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WebVan: A Disaster on the Web

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Case Details:

Case Code : BSTR090
Case Length : 13 Pages
Period : 1999 - 2001
Organization : Grocery Express, Webvan.
Pub Date : 2004
Teaching Note : Available
Countries : USA
Industry : Online Retailing

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This case study was compiled from published sources, and is intended to be used as a basis for class discussion. It is not intended to illustrate either effective or ineffective handling of a management situation. Nor is it a primary information source.

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"Webvan was all about leveraging technology and reinventing the grocery business, just as Andersen had reinvented consulting...[and will] set the rules for the largest consumer sector in the economy."

- George. T. Shaheen, CEO, Webvan.com1

"Online grocers 'must create storefronts as easy to use as Amazon's, build delivery infrastructure as sound as UPS' and pick and pack pickles and pineapples better than anyone ever has."

- Evie Black Dykema, senior analyst, Forrester Research.2

"The problem with the online supermarkets is that their business model is so cost intensive that profits are very hard to come by."

- Ken Cassar, analyst, Internet research firm Jupiter Communications.3

One More Dotcom Bust

Grocery Express, the first online grocery store was launched in San Francisco (USA) in 1981. However, within a few years, it faced several logistical problems and had to be closed down.

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Peapod was a major online grocer, launched in 1989 in Illinois. After it suffered huge losses for several years, it was taken over by a Dutch based brick-and-mortar supermarket chain Royal Ahold4 in March 2000. A much acclaimed store, Streamline, also suffered huge losses and had to be closed down in November 2000. Webvan was another online store that was launched with great expectations and ended in a disaster. It was set up in 1999 in the San Francisco Bay area to create an online grocery store, which would be highly automated, serve the entire country and offer a large variety of products. It decided to expand within the country by using expensive high-technology warehouses.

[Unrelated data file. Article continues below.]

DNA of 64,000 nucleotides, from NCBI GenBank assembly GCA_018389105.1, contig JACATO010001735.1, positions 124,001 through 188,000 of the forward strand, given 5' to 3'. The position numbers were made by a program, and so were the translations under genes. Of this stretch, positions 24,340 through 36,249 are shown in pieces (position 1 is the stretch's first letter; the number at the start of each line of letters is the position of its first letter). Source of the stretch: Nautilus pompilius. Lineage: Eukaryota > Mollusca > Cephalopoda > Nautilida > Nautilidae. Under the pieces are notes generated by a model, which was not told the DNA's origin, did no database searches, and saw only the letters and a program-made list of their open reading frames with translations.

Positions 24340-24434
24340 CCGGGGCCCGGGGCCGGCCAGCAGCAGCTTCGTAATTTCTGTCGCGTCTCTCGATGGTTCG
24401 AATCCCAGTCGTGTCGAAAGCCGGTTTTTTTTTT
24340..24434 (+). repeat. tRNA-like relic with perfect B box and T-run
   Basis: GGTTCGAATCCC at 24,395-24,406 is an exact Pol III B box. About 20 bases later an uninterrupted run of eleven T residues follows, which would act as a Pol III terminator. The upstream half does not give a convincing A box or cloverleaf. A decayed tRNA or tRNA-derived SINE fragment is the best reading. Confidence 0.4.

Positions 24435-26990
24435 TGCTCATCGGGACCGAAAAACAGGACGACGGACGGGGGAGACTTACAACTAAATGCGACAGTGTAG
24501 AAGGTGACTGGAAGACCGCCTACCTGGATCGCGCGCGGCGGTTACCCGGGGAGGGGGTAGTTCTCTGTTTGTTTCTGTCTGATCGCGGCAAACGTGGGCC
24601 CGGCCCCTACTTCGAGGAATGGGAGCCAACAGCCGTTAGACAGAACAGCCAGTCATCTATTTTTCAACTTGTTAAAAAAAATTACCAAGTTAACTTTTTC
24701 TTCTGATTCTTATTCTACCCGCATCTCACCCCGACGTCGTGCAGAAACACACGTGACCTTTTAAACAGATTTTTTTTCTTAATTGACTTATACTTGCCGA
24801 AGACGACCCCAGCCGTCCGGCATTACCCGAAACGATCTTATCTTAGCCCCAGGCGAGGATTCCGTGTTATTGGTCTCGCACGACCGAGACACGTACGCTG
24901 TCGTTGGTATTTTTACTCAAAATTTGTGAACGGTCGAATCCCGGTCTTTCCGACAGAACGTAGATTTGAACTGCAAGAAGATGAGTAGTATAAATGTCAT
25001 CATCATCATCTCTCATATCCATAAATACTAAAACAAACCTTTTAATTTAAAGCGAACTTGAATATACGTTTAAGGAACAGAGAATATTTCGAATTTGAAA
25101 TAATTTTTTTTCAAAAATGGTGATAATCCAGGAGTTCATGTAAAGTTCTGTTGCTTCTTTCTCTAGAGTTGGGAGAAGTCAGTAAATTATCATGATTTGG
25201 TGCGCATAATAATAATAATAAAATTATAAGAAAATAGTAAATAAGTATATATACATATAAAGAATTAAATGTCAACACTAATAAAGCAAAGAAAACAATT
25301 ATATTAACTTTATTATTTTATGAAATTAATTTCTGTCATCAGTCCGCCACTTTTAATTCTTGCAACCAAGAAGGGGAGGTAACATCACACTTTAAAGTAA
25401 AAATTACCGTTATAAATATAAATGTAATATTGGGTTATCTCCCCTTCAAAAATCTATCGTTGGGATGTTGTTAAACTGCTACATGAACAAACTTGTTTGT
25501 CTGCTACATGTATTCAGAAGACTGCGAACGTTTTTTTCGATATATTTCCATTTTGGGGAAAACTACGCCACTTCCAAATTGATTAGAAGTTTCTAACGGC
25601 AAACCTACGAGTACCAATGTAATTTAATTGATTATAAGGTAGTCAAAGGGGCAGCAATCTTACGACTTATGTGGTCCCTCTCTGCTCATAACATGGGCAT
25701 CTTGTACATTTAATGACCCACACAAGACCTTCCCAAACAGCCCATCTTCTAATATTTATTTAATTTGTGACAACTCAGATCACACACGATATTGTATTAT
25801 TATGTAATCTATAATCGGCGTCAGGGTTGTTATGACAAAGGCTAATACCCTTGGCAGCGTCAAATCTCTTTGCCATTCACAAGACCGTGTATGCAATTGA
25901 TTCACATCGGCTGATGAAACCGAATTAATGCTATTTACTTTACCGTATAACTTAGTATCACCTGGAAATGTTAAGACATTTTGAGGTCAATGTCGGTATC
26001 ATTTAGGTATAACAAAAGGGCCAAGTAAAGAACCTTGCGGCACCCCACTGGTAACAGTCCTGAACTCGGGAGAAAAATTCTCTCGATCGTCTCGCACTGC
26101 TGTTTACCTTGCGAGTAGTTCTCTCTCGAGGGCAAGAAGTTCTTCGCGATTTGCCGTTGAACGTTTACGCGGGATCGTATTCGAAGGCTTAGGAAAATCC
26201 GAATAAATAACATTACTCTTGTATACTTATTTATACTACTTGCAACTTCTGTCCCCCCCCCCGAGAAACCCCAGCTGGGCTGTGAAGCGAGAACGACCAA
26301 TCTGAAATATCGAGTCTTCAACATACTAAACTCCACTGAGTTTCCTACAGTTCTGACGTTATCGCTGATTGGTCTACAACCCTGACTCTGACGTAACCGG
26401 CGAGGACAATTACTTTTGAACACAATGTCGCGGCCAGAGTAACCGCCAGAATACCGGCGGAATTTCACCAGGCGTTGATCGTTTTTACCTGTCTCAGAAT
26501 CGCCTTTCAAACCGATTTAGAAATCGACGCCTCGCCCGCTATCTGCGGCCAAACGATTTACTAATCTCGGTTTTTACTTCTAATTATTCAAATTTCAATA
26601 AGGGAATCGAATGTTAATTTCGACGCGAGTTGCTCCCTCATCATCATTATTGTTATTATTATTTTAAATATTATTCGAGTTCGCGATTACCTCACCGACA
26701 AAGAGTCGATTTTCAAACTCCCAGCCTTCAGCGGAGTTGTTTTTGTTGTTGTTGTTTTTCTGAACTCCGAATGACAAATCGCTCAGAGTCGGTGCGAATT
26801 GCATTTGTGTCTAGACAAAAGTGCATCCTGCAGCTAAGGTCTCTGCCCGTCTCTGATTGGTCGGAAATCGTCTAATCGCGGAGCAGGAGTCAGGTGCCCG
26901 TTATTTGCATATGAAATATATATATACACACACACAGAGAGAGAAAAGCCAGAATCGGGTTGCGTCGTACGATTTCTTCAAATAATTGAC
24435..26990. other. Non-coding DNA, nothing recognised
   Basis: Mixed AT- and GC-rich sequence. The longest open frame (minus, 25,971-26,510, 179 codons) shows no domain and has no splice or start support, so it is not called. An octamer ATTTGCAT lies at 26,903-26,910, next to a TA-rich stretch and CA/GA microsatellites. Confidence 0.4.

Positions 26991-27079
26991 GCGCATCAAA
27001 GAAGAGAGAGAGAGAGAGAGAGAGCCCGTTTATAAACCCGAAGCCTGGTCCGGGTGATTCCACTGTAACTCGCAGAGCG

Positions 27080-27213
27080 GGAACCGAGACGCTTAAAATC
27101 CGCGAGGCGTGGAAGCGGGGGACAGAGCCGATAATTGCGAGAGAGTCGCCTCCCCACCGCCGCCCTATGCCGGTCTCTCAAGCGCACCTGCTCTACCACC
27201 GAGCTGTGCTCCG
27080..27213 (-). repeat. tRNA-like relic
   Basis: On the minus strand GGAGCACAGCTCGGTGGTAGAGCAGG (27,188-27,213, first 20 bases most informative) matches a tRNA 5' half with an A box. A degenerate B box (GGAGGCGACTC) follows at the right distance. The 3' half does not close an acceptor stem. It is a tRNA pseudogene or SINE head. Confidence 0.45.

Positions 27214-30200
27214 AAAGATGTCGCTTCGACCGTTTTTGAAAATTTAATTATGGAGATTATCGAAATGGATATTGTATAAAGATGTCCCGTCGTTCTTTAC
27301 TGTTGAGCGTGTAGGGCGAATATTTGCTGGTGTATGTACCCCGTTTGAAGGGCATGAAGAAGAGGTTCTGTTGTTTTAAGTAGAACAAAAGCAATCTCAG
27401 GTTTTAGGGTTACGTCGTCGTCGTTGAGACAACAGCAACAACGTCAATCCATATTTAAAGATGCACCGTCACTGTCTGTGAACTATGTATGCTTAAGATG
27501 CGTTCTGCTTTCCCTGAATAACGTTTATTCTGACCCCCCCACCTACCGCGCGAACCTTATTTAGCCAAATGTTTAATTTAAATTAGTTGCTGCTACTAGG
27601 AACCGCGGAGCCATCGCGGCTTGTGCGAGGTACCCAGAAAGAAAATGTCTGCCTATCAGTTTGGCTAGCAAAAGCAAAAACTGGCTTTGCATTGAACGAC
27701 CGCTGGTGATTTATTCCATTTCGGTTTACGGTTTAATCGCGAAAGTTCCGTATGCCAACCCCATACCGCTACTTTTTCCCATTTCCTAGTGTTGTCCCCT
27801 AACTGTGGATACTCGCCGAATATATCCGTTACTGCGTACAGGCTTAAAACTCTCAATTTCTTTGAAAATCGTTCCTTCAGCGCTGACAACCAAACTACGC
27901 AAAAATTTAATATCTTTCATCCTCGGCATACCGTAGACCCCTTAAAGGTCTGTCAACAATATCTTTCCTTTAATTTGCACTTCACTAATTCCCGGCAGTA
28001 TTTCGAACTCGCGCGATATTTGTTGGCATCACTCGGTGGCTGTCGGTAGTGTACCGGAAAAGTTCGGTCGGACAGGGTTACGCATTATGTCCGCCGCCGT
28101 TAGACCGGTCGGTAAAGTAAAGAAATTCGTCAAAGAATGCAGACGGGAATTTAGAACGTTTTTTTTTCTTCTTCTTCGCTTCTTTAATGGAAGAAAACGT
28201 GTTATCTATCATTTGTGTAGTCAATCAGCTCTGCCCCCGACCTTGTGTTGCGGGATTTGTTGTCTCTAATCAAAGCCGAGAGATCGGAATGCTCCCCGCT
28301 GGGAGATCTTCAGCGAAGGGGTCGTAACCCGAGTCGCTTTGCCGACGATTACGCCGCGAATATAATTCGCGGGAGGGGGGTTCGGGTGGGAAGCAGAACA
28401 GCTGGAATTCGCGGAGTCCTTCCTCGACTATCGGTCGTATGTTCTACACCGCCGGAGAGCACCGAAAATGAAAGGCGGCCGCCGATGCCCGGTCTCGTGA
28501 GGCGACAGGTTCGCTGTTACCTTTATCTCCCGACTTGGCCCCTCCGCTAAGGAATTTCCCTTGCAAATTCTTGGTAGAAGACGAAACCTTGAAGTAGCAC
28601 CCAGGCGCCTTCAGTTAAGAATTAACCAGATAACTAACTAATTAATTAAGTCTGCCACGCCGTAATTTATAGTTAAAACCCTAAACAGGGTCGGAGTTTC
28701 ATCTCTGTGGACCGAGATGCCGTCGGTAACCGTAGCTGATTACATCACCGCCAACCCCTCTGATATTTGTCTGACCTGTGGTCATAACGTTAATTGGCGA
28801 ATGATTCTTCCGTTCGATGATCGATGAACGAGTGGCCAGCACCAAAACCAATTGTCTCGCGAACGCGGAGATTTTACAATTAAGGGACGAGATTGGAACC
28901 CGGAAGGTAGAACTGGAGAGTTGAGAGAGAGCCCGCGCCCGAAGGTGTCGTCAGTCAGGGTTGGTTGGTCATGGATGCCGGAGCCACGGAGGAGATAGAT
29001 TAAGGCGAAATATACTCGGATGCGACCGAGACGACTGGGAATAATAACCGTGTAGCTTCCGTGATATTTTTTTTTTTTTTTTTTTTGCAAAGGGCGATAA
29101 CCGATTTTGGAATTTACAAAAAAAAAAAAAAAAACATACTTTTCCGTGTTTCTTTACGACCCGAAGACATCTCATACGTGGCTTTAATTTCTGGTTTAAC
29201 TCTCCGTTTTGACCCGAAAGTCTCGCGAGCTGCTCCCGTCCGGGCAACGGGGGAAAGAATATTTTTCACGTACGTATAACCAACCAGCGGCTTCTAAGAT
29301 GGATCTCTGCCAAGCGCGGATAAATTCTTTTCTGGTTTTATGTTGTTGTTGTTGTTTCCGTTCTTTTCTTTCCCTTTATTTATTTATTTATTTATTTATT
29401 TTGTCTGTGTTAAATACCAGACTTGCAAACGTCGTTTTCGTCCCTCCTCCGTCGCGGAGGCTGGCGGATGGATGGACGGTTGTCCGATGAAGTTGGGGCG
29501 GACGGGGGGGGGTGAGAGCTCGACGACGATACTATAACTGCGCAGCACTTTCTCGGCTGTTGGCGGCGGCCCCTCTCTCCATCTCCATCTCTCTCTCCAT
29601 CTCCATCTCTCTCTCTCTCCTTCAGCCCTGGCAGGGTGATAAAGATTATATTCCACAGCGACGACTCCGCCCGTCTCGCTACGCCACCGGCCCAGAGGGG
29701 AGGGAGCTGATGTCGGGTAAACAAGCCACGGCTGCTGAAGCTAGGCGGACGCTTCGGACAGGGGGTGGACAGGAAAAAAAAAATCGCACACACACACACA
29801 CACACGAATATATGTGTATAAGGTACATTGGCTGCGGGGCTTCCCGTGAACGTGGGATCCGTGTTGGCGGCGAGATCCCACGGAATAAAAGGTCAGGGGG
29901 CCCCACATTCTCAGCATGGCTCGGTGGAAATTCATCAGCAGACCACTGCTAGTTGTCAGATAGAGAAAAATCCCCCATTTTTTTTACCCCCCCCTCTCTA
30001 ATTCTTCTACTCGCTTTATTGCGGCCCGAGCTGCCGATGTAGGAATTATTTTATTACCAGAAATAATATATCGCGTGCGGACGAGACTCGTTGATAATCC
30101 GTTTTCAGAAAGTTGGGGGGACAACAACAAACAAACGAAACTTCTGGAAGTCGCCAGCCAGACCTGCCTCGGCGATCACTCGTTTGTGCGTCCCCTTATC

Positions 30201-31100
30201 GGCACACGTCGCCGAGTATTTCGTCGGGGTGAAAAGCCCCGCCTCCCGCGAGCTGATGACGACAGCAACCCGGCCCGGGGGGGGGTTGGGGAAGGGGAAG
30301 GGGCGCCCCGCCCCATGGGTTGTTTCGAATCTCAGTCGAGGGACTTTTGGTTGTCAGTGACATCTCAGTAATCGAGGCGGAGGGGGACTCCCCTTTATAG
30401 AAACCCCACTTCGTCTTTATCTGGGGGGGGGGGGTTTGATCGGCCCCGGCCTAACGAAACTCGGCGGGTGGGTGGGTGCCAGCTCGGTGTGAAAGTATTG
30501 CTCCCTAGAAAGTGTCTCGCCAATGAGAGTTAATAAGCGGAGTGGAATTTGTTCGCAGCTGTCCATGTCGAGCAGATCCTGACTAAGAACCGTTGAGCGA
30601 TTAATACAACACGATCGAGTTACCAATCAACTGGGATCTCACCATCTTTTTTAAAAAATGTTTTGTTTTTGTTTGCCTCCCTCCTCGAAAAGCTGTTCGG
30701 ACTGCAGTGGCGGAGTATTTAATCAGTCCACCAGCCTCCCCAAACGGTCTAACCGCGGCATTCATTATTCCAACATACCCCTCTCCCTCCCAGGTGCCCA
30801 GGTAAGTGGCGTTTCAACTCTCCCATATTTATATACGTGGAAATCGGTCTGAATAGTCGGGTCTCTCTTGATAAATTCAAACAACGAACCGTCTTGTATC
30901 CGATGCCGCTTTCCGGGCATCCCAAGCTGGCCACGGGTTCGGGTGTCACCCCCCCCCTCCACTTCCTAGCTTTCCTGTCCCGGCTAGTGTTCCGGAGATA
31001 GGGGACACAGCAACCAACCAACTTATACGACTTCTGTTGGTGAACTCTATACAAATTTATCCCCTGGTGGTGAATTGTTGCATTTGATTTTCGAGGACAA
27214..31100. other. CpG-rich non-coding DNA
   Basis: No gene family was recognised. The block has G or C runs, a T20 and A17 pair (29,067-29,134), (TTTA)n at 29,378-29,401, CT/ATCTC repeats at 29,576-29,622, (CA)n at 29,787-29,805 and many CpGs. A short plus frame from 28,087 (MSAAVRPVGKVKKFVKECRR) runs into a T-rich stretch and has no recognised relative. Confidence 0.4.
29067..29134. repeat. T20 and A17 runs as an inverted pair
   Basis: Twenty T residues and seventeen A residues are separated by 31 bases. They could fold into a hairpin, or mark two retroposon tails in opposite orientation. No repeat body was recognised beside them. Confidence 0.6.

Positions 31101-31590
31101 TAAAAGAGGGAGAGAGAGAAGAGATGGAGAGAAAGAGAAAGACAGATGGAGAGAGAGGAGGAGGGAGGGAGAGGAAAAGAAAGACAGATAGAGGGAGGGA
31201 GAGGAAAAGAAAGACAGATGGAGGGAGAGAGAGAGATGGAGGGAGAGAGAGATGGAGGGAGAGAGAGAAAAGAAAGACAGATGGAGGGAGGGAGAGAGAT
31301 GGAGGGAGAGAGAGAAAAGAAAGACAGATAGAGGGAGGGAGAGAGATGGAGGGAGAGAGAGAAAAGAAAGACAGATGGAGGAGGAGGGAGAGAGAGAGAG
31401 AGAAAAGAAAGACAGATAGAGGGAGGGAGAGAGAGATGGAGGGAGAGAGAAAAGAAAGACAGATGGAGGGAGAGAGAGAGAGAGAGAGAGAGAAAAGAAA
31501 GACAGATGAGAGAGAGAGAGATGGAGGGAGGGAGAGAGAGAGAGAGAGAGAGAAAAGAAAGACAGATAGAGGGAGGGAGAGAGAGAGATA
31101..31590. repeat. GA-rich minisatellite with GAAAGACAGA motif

It also used refrigerated trucks and vans to ensure that the food items, which reached the customers, were fresh. However, despite its efficient services, Webvan soon found itself on the verge of bankruptcy.

The drawback of Webvan's e-tailing model was that its investments were much more than its profits, which made it difficult to break-even.

In the year 2000, the company's average daily expense was $1.8 million, nearly four times its average daily sales of $ 489,000. Webvan's decision to close down in July 2001, two years after it was launched, surprised no one.

It announced that it had run out of cash and had hence decided to fire its employees and file for bankruptcy. With this dismal performance, Webvan achieved the distinction of being the biggest flop in the history of online grocery.

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1] Scott Ard, Webvan IPO pushed back once again, news.com, November 3, 1999.

2] David Henry, Online grocers face several tasks, www.usatoday.com, March 30, 2000.

3] Rachel Beck, Home Grocer sold to rival Webvan, seattlepi. newsource.com, June 26, 2000.

4] A close network of food retail and food service companies, which meets the needs of 40 million customers every week, in 27 countries, in four continents. Under their own local brand names the Ahold companies operate approximately 9000 supermarkets, hypermarkets and convenience stores in the U.S., Europe, Latin America and Asia.


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